If you spend money without thinking about what's coming in and going out, this money quiz can help you have a better understanding of your situation.
For each question select one answer that best matches you. Add up the score at the end and see how you did.
1. Which of the following best describes your views on money?
A. Money is important because it shows how successful and powerful you are.
B. It is important to have savings, you never know when you may urgently need the money.
C. I often demonstrate my love to people by buying them things.
D. With enough money, you can do whatever you want.
2. How do you feel about how you manage your money?
A. I have some money worries but I manage day-by-day.
B. I feel in control of my finances.
C. Money is a constant source of stress.
D. I don’t think about my finances that much.
3. How do you feel about putting away savings?
A. I’m focused on making ends meet day-to-day, saving money isn’t a priority for me at the moment.
B. I’d rather save money than spend it.
C. I’d like to have some savings but I struggle to put money away.
D. There’s no point saving anything as banks pay so little interest on it.
4. What’s your biggest financial worry?
A. I’ve got lots of debt and I don’t know how I’m going to pay it off.
B. I often run out of money and go overdrawn, borrow on my credit card or miss payments.
C. I get by day-to-day but I’ve not managed to save anything.
D. It would be nice to have more money but I don’t have any real financial worries.
5. If you use a credit card, which statement best describes how you repay it?
A. I always pay my credit card off in full every month or don’t have a credit card.
B. I’m in arrears on my card and can’t afford to pay it off.
C. I pay whatever the bank tells me I have to pay on my credit card each month – the minimum repayment.
D. I usually clear my credit card each month but sometimes overspend and take a month or two to pay it off.
6. Do you save money?
A. I have no savings and couldn’t afford to start saving.
B. I try to save and I’ve got some money stashed away.
C. I save up for things when I want to buy something – holiday, Christmas gifts, a car – but don’t save regularly.
D. I put some money into a savings account every month.
7. Imagine your car is essential to you, you need it to get to work or do the weekly shop, but it breaks down and the garage says it’ll cost £650 to fix it. What would you do?
A. Put it on my credit card or borrow from friends or family.
B. I might dip into my savings but I’d be able to afford it .
C. I’d struggle but if I cut back I could just about cope.
D. I might be able to get a payday loan but there’s no other way I could find £650.
8. Your gas and electric company suddenly realises they’ve been overcharging you, so refunds £400. What would you do with the money?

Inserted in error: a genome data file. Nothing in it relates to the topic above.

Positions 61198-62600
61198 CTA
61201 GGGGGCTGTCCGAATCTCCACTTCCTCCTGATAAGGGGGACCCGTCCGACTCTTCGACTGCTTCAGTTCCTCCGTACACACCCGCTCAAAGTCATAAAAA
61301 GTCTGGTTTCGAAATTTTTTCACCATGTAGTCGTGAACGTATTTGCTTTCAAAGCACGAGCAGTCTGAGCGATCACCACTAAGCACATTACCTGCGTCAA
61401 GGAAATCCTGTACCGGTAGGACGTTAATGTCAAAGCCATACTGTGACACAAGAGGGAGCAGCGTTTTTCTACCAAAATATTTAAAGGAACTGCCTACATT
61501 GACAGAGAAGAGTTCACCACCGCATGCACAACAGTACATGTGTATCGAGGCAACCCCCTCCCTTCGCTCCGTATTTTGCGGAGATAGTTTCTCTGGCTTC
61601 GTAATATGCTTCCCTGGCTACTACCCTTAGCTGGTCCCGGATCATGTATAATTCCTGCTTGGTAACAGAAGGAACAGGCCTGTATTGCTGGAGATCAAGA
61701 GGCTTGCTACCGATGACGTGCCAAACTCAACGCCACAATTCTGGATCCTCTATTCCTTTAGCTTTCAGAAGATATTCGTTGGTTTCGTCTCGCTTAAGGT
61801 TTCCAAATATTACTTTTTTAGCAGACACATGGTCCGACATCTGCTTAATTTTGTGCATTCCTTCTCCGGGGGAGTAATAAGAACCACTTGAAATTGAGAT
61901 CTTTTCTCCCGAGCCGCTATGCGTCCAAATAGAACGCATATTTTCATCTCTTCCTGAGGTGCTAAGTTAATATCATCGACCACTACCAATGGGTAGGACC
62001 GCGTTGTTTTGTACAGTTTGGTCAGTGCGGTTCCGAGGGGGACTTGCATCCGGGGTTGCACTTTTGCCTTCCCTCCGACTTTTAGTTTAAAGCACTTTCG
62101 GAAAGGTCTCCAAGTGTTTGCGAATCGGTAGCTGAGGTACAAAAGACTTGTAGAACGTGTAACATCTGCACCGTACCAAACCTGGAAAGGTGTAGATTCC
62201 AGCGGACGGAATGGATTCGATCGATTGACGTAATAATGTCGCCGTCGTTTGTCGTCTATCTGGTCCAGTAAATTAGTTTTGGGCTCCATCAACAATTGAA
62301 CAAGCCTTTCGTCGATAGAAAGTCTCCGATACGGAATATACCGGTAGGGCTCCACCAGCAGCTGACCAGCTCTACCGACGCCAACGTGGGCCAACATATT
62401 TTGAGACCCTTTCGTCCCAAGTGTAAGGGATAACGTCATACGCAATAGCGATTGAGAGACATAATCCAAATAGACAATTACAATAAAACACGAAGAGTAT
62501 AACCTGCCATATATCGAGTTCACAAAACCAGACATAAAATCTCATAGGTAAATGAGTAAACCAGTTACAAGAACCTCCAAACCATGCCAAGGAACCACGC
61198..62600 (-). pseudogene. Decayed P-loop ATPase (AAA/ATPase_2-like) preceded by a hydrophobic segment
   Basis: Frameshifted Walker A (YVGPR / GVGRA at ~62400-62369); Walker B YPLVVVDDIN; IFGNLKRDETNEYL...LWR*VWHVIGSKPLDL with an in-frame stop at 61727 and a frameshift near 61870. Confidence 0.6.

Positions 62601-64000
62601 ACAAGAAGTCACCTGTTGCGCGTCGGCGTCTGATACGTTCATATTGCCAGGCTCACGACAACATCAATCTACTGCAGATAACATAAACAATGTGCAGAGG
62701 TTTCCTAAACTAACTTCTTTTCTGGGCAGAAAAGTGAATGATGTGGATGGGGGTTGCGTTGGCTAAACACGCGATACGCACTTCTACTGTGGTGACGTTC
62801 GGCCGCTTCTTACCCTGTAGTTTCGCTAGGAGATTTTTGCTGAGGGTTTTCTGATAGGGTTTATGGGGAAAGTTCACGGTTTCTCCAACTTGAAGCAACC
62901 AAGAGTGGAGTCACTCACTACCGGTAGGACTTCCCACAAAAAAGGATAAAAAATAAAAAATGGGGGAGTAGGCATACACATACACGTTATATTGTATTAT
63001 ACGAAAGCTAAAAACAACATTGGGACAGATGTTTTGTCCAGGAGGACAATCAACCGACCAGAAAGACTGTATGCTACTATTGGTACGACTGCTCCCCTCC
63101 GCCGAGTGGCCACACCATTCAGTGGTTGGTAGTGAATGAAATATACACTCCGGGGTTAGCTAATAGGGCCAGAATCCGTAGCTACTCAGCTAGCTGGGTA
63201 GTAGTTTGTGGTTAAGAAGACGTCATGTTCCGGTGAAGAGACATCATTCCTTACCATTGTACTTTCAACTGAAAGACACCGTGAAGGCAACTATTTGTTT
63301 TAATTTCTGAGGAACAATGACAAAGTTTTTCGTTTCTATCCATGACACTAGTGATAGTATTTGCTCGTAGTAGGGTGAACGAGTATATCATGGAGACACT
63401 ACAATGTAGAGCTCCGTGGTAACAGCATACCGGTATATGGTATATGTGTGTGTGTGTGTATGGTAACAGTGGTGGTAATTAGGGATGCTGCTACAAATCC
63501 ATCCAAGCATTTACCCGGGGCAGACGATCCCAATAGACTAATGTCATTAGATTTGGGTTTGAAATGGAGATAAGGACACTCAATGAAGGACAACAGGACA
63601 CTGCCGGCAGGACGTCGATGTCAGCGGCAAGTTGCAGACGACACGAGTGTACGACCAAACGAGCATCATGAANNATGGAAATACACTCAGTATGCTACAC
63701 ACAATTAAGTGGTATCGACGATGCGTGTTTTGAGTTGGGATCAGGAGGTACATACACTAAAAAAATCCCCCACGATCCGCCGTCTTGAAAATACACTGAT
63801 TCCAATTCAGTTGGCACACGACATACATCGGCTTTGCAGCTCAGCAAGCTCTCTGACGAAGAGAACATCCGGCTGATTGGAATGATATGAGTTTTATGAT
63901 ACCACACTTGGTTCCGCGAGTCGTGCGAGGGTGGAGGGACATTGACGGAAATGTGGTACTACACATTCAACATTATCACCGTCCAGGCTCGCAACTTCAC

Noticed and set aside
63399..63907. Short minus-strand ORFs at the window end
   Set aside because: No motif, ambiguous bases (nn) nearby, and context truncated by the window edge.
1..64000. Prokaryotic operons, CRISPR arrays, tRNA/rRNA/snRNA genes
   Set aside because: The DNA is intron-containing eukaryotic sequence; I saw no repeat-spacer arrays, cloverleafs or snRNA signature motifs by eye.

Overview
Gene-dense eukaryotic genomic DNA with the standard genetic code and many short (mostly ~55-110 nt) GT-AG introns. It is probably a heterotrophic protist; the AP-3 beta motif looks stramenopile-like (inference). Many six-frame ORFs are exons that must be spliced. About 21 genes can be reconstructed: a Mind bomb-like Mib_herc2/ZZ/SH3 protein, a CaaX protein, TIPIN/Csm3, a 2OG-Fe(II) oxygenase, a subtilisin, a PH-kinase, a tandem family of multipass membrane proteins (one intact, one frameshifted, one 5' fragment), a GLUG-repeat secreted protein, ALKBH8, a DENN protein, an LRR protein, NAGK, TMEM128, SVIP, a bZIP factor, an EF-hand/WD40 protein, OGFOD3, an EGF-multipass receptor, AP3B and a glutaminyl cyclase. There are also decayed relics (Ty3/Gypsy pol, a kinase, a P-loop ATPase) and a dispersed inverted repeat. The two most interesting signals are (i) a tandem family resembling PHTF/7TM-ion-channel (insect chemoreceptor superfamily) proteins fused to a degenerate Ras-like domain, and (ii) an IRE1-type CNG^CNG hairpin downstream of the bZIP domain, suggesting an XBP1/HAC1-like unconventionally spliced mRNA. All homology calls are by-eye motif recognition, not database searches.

A. I’d save it.
B. I’d pay off some debt.
C. I’d use it to treat my family or friends.
D. I’d buy the outfit/computer/holiday I’ve been wanting for a while.
9. How do you plan your spending?
A. I don’t really plan my spending, I just go with the flow and hope there’s enough money left at the end of the month.
B. I set a budget and tend to stick to it pretty well.
C. I try to control my spending but I can never understand where the money goes.
D. I don’t actively plan my spending but I keep track of how much is in my bank account to make sure I have enough to pay my bills.
What your total means
17 or less: On top! Focus on your future to achieve your goals.
You’re really on top of your day-to-day finances and in a great position to cope with life’s surprises. Well done! Now you can think about your long-term future and making the most of your money. Do you have any burning goals like buying a house or a dream holiday? Are you prepared for retirement?
18-24: Managing day-to-day. Start to put a bit by each month.
You’re getting by right now but one major financial shock could set you back. Could you and your family cope if you lost your job or fell ill? Saving even a small amount each month can make a big difference. It’s easier than you think. Maybe you want a holiday or a debt-free Christmas?
25-31: Struggling to make ends meet. Budget to take control.
You’re not in financial difficulty but a small financial shock or unexpected bill could push you into trouble. Take control. Look closely at your income and spending then decide what you want. Budgeting is not about giving up things that make you happy, it’s about making the most of your money.
32 or more: In debt difficulty. See a free debt adviser now!
If you’re in debt that you don’t know how to pay off then you need professional advice to guide you through. Luckily, that’s available for free. Our specialised money and debt advisers offer expert support to help you back to financial health. The sooner you do this, the more successful it’s likely to be and the faster the weight will lift off your shoulders.
If you're struggling with your finances then get in touch with our One Money team, who will be happy to help you resolve any issues. You can email them at firstname.lastname@example.org or call 0330 355 1000.
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